I told Betty in late August, for example, that I’d just won an online auction bid for a signature of Fanny Trollope (1779–1863). She was the mother of the prolific novelist, Anthony, but she was a writer in her own right, enormously popular once she began writing, and was the author of a famous book about America—Domestic Manners of the Americans, 1832. She lived in Cincinnati for a while and became involved with Fanny Wright’s efforts to educate former slaves at a settlement near Memphis, Tennessee, called Nashoba. (More later about this.)
Fanny Trollope, some eighteen years older that Mary Shelley, had corresponded some with her, for Fanny Wright had also approached Mary Shelley about participating in the Nashoba experiment (an offer Mary had declined). And Mary Shelley’s sole surviving son, Percy Florence, would attend Harrow School, where Anthony Trollope was also a student.
Anyway, Fanny Trollope was both bemused and amused by Americans as she reveals in her famous travel book, which I read in October 1999. Throughout, she displays both a keen eye and a caustic wit about the subjects (us!) under her microscope. She waxed humorous about a young woman being courted by men reeking with whiskey, their lips blackened with tobacco, and convinced, to the very centre of their hearts and souls, that women were made for no other purpose than to fabricate sweetmeats and gingerbread, construct shirts, darn stocking, and become mothers of possible presidents (280).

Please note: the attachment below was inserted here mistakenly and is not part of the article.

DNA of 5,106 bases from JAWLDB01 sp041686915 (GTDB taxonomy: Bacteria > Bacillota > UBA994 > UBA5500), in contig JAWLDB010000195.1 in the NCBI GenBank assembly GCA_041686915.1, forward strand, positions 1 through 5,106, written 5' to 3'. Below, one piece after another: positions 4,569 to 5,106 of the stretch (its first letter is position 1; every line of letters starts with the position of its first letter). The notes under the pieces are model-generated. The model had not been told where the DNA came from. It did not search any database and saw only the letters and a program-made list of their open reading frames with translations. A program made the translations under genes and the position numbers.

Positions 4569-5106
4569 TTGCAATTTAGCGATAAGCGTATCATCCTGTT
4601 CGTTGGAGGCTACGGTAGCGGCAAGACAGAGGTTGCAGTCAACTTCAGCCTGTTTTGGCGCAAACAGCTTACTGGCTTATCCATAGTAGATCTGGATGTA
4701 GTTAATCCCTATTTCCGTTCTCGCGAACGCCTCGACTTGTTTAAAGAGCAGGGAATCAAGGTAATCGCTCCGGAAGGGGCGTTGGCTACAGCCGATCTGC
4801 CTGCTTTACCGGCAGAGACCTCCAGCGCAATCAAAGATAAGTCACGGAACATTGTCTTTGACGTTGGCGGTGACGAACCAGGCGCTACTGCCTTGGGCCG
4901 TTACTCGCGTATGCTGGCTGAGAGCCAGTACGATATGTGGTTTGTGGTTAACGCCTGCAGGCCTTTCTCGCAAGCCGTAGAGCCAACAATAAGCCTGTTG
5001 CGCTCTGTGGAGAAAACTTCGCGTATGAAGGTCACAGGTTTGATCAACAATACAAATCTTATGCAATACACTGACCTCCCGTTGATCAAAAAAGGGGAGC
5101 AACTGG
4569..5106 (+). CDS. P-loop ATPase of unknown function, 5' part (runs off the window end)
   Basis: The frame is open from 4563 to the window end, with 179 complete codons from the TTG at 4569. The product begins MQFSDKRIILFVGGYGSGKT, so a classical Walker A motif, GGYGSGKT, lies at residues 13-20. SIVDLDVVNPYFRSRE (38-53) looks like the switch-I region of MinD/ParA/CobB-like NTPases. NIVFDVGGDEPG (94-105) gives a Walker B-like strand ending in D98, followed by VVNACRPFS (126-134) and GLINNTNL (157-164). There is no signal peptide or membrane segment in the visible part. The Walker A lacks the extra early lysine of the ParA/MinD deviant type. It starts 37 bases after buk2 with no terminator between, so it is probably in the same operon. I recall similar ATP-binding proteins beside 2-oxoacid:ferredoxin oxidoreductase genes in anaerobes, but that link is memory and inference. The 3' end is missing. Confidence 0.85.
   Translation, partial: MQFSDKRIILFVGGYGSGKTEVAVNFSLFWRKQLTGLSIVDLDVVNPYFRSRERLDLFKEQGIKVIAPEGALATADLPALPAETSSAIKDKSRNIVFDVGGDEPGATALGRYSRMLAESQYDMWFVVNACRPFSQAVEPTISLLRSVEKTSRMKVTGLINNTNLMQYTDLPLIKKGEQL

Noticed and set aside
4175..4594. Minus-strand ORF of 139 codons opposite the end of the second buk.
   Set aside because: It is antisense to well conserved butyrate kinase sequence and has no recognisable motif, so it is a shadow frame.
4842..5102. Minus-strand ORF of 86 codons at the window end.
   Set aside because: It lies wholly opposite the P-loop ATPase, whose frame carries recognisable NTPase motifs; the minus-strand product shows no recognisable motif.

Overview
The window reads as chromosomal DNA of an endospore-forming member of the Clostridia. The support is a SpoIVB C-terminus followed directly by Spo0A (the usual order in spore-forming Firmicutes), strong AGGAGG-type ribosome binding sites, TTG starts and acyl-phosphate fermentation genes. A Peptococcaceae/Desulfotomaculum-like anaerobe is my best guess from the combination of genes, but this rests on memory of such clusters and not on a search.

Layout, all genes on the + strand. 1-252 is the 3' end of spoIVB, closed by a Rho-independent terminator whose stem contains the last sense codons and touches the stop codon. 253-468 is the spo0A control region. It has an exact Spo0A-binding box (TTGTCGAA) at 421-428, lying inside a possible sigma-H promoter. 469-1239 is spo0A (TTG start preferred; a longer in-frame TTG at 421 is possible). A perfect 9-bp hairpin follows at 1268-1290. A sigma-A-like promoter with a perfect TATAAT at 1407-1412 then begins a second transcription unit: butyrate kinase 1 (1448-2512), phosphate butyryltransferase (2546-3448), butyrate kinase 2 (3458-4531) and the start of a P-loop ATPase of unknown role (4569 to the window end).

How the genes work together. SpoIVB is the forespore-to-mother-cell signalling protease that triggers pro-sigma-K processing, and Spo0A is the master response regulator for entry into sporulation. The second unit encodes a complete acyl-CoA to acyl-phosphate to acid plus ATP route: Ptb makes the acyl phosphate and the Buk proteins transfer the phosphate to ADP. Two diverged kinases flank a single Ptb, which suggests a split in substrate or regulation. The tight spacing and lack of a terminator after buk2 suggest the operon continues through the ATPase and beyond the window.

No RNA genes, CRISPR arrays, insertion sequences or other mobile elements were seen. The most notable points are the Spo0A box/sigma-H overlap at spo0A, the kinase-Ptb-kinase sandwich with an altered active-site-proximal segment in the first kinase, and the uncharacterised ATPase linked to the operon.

Slavery also appalled her. I could not help but think, she wrote, that the citizens of the United States had contrived, by their political alchymy [sic], to extract all that was most noxious both in democracy and in slavery, and had poured the strange mixture through every vein of the moral organization of their country (186–7).
I liked her book—laughed a lot—and also winced when one of her blades pierced my skin. But that’s the sort of thing we ought to read all the time, right? Things that pierce us? Make us wince? For winces sometimes provoke thought, which is often a good thing.
Anyway, that Fanny Trollope signature, framed with an old engraving of her I found, adorns one of our walls. And proudly so. (In a later note, I quipped darkly: Then one day my son can sell it all at a yard sale.)
Betty was still writing (in the late summer of 2000) about her course preparations, her syllabus for her classes at American University. After one note full of such things, she wrote, pardon me for thinking aloud like this. I did.
Meanwhile, I was sending her information about sea-water treatments, photocopied pages about premature infants, scurvy.
Silence for a couple of weeks—from both of us. A silence I finally broke on September 21.